Employers now can claim tax deductions of up to 2 per cent of total employee remuneration if they introduce medical benefits or coverage for staff which are portable, meaning workers continue to get the benefits even if they leave the company.
Tax breaks under the Portable Medical Benefits Scheme (PMBS) or Transferable Medical Insurance Scheme (TMIS) encourage employers to have portable medical benefits. Despite this, not many companies have adopted PMBS, and insurance coverage often ceases when the individual leaves the company.
A review is timely to understand the reasons why companies are not enthusiastic about providing portable medical coverage and if the current tax reliefs and incentives can be tweaked to facilitate a higher adoption rate.
As for individuals, a few changes would be helpful to promote individual responsibility for one's health, reducing the need for state subsidies.
Right now, tax concessions and reliefs to assist individuals with their healthcare and medical costs in Singapore are few and far between, and may be dated and no longer adequate or relevant. For instance, taxpayers may enjoy a tax relief of up to S$5,000 per year for the purchase of life insurance coverage.
However, this is only for workers whose mandatory employee CPF contributions are below S$5,000 per annum; which disqualifies a large majority of working Singaporeans and permanent residents.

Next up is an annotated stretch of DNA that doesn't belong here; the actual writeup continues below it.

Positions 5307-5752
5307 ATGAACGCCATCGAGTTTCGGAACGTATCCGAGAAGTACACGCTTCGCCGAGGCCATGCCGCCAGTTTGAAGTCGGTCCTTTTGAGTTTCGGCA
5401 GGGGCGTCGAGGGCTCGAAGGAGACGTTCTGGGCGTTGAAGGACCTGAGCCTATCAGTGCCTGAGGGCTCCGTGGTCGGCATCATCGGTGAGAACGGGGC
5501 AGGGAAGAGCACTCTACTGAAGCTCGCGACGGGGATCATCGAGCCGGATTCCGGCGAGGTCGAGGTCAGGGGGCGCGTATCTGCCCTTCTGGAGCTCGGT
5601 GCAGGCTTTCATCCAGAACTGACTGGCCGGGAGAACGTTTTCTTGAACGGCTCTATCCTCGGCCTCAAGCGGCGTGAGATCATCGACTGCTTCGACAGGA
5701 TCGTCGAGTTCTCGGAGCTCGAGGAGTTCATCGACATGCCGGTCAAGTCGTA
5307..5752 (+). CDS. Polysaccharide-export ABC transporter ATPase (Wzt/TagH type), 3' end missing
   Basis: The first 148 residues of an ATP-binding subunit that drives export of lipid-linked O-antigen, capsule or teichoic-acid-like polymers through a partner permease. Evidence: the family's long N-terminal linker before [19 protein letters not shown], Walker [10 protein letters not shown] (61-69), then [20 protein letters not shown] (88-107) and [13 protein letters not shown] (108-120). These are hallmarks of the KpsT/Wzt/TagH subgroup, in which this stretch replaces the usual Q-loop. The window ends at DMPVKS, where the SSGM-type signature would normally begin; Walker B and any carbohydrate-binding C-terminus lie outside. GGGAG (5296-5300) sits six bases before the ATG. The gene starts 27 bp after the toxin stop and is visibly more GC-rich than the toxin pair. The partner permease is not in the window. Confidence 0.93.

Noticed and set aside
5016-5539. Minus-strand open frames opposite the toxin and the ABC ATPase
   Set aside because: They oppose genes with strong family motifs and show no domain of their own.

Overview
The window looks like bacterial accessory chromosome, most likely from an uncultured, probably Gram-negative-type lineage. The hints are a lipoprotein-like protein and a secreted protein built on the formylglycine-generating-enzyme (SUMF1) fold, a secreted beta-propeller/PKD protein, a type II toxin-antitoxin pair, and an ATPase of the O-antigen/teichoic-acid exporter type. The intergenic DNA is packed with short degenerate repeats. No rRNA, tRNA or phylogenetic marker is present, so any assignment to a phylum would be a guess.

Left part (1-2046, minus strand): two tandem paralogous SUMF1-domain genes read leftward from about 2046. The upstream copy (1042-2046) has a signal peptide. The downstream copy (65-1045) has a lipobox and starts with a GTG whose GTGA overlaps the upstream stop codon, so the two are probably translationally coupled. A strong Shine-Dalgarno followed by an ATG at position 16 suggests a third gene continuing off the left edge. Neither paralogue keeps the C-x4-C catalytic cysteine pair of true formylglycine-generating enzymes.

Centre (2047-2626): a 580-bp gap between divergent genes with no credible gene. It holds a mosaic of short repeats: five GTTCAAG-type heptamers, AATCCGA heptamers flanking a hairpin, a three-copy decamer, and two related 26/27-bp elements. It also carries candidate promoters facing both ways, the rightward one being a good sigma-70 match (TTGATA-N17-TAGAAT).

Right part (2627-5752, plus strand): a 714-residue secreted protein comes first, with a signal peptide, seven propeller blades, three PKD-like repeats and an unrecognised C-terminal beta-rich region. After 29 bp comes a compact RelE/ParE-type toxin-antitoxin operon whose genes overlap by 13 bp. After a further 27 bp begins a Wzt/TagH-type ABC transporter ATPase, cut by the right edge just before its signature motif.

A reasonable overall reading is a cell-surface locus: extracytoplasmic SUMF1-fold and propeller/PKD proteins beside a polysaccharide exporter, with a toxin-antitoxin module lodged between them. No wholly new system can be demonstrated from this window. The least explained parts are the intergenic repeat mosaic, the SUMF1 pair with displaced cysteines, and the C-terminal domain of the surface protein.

Instead, the government can look into granting a separate tax relief which individuals can claim when they purchase additional life and medical insurance and this relief will supplement the current tax relief of up to S$5,000 which is tied to the mandatory employee CPF contributions.
This can hopefully act as an incentive to encourage Singaporeans and permanent residents to review their situation and purchase additional life and medical coverage if necessary. It will also encourage personal responsibility for healthcare costs.
The government can also consider giving a tax relief to people who buy medical and life insurance coverage for their elderly parents, to reduce the latter's reliance on government subsidies; and extend a similar relief to defray the cost of purchasing life insurance plans for dependents.
The writers are respectively director of tax and tax senior manager, Deloitte Singapore.